Fell in the weeping brook.”
~ Hamlet, Shakespeare.

May 3, 2020

“One season while he stayed in Yosemite, Muir built himself a small cabin through which a little stream flowed, gurgling a gentle lullaby at night. Ferns grew inside the cabin and frogs hopped along the floor — inside and outside were the same. […] Emerson’s insistence on sleeping indoors was a ‘sad commentary’, Muir said, on ‘the glorious transcendentalism’.”
~ “The invention of nature”, Andrea Wulf.

“I only went out for a walk, and finally concluded to stay out till sundown, for going out, I found, was really going in.”
~ John Muir

May 3, 2020

Generelle Morphologie was not only a rallying call for the new theory of evolution but also the book in which Haeckel first named Humboldt’s discipline: Oecologie, or ‘ecology’. Haeckel took the Greek word for household — oikos — and applied it to the natural world. All the earth’s organisms belonged together like a family occupying a dwelling; and like the members of a household they could conflict with, or assist, one another. Organic and inorganic nature made a ‘system of active forces’, he wrote in Generelle Morphologie, using Humboldt’s exact words. Haeckel took Humboldt’s idea of nature as a unified whole made up of complex interrelationhsips and gave it a name.”

~ “The invention of nature”, Andrea Wulf.

May 1, 2020

“The human essence of nature first exists only for social man; for only here does nature exist as the foundation of his own human existence. Only here has what is to him his natural existence become his human existence, and nature become man for him. Thus society is the unity of being of man with nature — the true resurrection of nature — the naturalism of man and the humanism of nature both brought to fulfillment.”

~ Karl Marx

Turner

May 1, 2020

“Until recently a wide public felt that somehow, mysteriously, dumbly (in the sense that his vision dismisses or precludes words), Turner was expressing something of the bedrock of their own varied experience. […] What Turner admired in painting was the ability to cast doubt, to throw into mystery. […] He had grandiose visions which achieved greatness when he painted them and were merely bombastic when he wrote about them, yet his most serious conscious attitude as an artist was pragmatic and almost artisanal: what drew him to a subject or a particular painting device was what he called its practicability — its capacity to yield a painting.”

“Turner’s genius was of a new type which was called forth by the British 19th century, but more usually in the field of science or engineering or business (somewhat later the same type appeared as hero in the United States). He had the ability to be highly successful, but success did not satisfy him (he left a fortune of £140.000). He felt himself to be alone in history. He had global visions which words were inadequate to express and which could only be presented under the pretext of a practical production. He visualized man as being dwarfed by immense forces over which he had no control but which nevertheless he had discovered. He was close to despair, and yet he was sustained by an extraordinary productive energy (in his studio after his death there were 19.000 drawings and watercolours and several hundred oil paintings). Ruskin wrote that Turner’s underlying theme was death. I believe rather it was solitude and violence and the impossibility of redemption. Most of his paintings are as if about the aftermath of a crime. And what is so disturbing about them — what actually allows them to be seen as beautiful — is not the guilt but the global indifference that they record.”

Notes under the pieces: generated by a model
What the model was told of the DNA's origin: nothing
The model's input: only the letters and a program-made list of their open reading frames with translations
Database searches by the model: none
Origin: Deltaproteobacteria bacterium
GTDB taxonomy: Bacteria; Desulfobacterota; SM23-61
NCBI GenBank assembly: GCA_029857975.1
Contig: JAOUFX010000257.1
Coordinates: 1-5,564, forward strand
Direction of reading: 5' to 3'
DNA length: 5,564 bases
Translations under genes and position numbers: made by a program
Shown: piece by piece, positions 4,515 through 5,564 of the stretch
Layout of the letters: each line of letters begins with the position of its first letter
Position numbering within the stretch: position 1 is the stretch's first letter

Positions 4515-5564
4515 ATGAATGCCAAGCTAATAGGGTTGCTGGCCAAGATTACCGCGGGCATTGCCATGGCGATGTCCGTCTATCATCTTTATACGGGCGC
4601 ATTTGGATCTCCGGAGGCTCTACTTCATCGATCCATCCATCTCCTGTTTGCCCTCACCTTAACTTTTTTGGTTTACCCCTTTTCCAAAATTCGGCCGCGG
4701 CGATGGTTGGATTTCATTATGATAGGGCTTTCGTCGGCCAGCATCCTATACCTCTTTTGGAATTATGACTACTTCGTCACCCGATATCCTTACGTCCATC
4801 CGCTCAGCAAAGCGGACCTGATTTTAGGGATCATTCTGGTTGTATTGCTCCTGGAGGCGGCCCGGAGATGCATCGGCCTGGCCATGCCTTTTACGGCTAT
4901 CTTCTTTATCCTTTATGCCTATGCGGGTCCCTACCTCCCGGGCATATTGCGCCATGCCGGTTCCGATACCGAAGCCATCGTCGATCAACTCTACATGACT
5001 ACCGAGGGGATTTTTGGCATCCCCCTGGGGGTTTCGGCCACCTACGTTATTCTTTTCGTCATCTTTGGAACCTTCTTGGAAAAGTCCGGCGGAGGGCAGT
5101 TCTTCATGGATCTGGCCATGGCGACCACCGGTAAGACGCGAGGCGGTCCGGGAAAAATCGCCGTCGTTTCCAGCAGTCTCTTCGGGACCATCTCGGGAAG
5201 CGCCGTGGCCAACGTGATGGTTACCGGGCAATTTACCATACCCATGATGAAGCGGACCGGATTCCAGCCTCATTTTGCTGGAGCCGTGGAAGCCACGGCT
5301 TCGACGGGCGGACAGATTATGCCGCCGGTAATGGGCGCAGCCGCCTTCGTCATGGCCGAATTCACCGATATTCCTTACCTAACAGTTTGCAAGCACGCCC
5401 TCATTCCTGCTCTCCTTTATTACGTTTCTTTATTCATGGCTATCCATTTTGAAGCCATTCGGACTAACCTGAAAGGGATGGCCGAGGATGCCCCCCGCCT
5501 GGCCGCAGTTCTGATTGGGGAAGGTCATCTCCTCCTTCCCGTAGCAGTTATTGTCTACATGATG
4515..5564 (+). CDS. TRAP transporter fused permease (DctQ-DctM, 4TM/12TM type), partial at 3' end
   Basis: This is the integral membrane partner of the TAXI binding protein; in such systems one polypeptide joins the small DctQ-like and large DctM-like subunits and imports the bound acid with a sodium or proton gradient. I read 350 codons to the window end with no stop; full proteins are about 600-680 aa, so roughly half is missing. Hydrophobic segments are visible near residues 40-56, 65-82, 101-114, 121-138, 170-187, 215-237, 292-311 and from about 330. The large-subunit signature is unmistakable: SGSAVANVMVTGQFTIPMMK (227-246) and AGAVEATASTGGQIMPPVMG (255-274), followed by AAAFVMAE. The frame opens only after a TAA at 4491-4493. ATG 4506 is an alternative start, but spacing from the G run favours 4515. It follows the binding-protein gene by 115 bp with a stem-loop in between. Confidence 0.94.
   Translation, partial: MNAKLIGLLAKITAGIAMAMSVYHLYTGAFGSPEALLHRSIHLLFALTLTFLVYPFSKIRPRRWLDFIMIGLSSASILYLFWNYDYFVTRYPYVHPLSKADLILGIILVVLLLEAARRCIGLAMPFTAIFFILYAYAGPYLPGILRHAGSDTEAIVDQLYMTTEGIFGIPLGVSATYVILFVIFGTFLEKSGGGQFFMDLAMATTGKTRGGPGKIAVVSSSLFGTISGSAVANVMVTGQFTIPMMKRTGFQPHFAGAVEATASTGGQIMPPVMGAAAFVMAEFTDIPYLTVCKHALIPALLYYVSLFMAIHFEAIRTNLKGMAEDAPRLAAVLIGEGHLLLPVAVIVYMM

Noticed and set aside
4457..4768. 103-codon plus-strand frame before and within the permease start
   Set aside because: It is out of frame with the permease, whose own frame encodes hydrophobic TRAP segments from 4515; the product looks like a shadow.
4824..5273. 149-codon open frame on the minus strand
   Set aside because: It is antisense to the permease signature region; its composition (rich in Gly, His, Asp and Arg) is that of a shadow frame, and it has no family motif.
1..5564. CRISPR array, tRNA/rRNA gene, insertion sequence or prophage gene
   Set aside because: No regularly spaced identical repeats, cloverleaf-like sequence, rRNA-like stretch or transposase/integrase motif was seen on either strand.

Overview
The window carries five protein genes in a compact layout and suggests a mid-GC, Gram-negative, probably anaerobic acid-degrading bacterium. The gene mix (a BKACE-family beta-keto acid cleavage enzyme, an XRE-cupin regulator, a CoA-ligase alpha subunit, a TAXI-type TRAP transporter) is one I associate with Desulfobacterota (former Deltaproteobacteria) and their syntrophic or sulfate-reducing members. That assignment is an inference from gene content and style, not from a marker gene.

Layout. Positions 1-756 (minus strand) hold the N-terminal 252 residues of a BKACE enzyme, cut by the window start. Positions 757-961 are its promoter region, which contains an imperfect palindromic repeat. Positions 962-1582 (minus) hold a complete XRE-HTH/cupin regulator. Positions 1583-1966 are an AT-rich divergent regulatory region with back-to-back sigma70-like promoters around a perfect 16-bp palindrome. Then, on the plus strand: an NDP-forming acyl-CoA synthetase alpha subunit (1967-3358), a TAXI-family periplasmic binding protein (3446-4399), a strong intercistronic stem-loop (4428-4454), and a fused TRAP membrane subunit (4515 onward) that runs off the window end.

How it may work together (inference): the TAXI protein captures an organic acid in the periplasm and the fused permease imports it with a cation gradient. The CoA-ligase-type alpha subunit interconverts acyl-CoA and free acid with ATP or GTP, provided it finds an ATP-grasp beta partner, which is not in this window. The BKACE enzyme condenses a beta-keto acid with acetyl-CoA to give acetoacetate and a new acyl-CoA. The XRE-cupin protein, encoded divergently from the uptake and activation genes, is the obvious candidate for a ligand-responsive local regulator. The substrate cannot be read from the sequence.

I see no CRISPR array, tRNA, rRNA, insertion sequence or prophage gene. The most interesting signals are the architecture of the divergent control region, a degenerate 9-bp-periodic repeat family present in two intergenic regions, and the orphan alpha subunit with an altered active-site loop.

~ John Berger, “About looking”.

“Why look at animals?”

April 30, 2020

“Yet to suppose that animals first entered the human imagination as meat or leather or horn is to project a 19th century attitude backwards across the millennia. Animals first entered the imagination as messengers and promises. For example, the domestication of cattle did not begin as a simple prospect of milk and meat. Cattle had magical functions, sometimes oracular, sometimes sacrificial. And the choice of a given species as magical, tameable and alimentary was originally determined by the habits, proximity and ‘invitation’ of the animal in question. […] In the accompanying ideology, animals are always the observed. The fact that they can observe us has lost all significance. They are the objects of our ever-extending knowledge. What we know about them is an index of our power, and thus an index of what separates us from them. The more we know, the further away they are.”

“Public zoos came into existence at the beginning of the period which was to see the disappearance of animals from daily life. The zoo to which people go to meet animals, to observe them, to see them, is, in fact, a monument to the impossibility of such encounters. […] Likewise in the 19th century, public zoos were an endorsement of modern colonial power. The capturing of the animals was a symbolic representation of the conquest of all distant and exotic lands.”

“Children in the industrialized world are surrounded by animal imagery: toys, cartoons, pictures, decorations of every sort. No other source of imagery can begin to compete with that of animals. […] Yet it was not until the 19th century that reproductions of animals became a regular part of the decor of middle class childhoods. […] In the preceding centuries, the proportion of toys which were animal, was small. And these did not pretend to realism, but were symbolic. […] Thus the manufacture of realistic animal toys coincides, more or less, with the establishment of public zoos.”

~ John Berger, “About looking”.

“We know what animals do and what beaver and bears and salmon and other creatures need, because once our men were married to them and they acquired this knowledge from their animal wives.”
~ Hawaiian Indians, quoted by Lévi-Strauss in “The Savage Mind”.